The notifications on my phone got more and more obscene as I scroll through them upon waking that morning.
‘Multiple casualties as Las Vegas Police hunt ‘active shooter’ at Mandalay Bay casino country music festival.’ — yesterday, 23:32.
‘At least two people dead and 24 injured after shooting at Mandalay Bay casino in Las Vegas’ — latest updates, 00:16.
‘Death toll rises to 20 in Las Vegas shooting at Mandalay Bay casino with over 100 injured, say police’ — latest updates, 01:40.
‘Death toll rises to 50 in Las Vegas shooting as police name suspect’ — latest updates, 3h ago.
As I typed at 7 a.m. Pacific, ‘at least 50 dead, 400 injured after mass shooting in Las Vegas.’ The reports said a man opened fire from the 32nd floor of the hotel into the crowd below like some sort of deranged sniper.
It is impossible to imagine the fear, panic and horror at the scene. The images and phone camera footage are horrifying and numbing.
What does someone living in the United States do when this happens? I have hugged my daughter, but that is for me more than her: she is three, watching Dino Dana on Amazon TV.
I moved with my family to the United States more or less exactly three years ago, in September 2014. Since we have been here, there have been two previous mass shootings: Orlando, last year, where 50 people were killed and 53 injured, and San Bernardino, with 14 killed and 21 injured. You don’t have to go back far to reach Newtown, 27 killed or Aurora, 12. If you cannot remember, Newtown was the one where all the children were killed, and Aurora was the one in the cinema. Both were in 2012. I am sure there aren’t even reliable figures for the number of people actually killed by firearms since we arrived.
When you live outside of the United States looking in from the gun-free environment of Western Europe, you see these events and think how horrible and thank yourself for not living in America. But now we live here, and that really changes things. Only last week, someone we know really quite well shot and killed an intruder in his house, here in Southern California. Most of the people we know have a gun in the house. In my experience, Americans are mostly immune to any criticism on their gun ownership. The stock rebuttal is that the person is at fault, not the weapon. Or they bring up their rights under the Constitution, or they appeal to the need for self-protection in a land full of guns. The last one, I can almost see, but then immediately recoil from. I don’t know how to use a gun, and I definitely don’t want to shoot anyone.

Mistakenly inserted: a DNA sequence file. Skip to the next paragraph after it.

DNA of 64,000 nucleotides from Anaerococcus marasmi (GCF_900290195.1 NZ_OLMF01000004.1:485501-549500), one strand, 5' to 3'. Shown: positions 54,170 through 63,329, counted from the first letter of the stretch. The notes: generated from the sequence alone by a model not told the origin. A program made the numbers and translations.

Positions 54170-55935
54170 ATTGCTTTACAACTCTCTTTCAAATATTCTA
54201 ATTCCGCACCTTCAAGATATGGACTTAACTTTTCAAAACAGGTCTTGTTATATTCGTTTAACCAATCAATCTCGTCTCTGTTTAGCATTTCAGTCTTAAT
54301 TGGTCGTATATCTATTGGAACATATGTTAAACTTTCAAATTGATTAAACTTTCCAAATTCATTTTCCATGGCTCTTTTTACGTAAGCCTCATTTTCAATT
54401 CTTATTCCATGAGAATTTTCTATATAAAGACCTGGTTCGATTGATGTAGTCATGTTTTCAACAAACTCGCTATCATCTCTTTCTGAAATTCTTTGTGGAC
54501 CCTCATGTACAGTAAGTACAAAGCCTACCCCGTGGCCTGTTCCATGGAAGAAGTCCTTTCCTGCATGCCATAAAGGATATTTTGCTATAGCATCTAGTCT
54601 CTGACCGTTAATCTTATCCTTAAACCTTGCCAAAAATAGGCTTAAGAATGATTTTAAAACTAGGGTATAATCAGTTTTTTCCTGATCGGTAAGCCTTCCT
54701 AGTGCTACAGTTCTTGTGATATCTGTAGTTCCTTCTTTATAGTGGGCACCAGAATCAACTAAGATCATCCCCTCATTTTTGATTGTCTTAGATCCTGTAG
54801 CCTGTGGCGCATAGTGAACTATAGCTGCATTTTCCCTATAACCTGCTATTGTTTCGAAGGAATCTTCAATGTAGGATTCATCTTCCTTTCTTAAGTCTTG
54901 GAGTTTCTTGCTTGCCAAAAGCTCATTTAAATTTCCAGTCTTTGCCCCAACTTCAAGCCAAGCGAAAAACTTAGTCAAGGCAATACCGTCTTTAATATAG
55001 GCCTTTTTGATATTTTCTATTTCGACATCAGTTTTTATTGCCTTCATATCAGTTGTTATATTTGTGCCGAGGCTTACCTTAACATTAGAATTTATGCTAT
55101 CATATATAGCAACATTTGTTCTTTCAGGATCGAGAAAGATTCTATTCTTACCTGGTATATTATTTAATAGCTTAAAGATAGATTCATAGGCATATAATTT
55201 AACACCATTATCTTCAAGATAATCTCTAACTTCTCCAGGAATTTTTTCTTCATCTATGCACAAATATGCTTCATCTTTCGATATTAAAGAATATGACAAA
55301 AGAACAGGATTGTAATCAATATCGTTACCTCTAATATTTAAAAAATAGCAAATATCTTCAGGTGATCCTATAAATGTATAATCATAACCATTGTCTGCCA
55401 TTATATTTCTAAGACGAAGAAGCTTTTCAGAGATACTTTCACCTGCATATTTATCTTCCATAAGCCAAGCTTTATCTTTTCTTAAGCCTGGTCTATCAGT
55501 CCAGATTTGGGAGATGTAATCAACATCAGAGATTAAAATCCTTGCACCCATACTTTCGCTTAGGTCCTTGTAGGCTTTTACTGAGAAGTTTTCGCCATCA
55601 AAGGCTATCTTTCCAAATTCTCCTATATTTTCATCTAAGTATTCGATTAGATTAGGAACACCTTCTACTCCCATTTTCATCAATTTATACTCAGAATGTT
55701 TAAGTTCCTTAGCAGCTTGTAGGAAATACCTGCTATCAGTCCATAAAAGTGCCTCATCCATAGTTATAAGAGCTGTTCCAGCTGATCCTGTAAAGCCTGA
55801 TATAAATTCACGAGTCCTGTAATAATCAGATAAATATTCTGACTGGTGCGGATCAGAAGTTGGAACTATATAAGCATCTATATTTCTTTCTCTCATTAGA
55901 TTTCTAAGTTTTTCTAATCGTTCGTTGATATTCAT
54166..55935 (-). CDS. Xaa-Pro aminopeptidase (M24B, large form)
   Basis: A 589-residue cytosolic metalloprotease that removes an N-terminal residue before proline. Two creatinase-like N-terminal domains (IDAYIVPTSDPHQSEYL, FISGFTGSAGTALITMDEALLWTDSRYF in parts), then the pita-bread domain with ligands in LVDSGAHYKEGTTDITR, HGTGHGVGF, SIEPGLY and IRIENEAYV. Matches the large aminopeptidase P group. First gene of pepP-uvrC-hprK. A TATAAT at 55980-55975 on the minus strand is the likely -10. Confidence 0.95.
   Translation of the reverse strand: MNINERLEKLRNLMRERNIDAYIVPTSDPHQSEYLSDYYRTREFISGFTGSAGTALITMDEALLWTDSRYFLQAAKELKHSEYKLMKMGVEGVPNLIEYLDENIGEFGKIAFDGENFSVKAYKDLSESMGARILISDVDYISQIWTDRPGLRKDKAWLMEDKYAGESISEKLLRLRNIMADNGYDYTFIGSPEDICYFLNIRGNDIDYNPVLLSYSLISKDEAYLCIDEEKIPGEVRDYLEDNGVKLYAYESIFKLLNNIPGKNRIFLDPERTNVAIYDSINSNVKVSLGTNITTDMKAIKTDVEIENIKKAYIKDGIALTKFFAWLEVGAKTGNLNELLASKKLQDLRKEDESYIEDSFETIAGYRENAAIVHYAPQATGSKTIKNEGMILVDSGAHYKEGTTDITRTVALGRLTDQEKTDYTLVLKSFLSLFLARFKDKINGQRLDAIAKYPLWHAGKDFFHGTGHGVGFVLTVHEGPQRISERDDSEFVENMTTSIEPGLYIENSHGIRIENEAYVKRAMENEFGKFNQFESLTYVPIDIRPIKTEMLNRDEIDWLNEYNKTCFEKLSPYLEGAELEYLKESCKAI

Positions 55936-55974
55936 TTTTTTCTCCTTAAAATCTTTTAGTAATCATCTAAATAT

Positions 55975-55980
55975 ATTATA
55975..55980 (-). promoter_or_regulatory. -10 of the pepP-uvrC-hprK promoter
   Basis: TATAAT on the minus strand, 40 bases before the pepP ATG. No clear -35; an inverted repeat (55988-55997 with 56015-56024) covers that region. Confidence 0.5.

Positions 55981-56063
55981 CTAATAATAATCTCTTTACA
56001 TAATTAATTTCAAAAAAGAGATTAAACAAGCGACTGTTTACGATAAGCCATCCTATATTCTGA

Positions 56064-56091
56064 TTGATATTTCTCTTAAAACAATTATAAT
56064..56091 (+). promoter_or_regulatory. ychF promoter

I don’t doubt that this latest horrific, tragic mass-murder will provoke a response from the political class. There will be those that suggest debating the issues around gun ownership; tightening up the application process a tiny bit, maybe limiting the bullet capacity of the magazines. I also don’t doubt that the single issue lobby group that is the National Rifle Association will be turning the thumbscrews on those same Senators and members of Congress to do nothing. And of course, the current President is a repeated, vocal supporter of gun ownership rights. I cannot imagine anything will change. But I will write to my Senators and member of Congress again to ask them what they are doing about gun control. It seems to be all you can do, and it is pathetic.
(Flickr / Elvert Barnes)
Turning back to Las Vegas, my heart bleeds for the hundreds of people shot, killed, and injured and the countless thousands of relatives and friends who have woken up this morning to the same barrage of awful notifications. Notifications that someone they love has been killed by a gun.🔷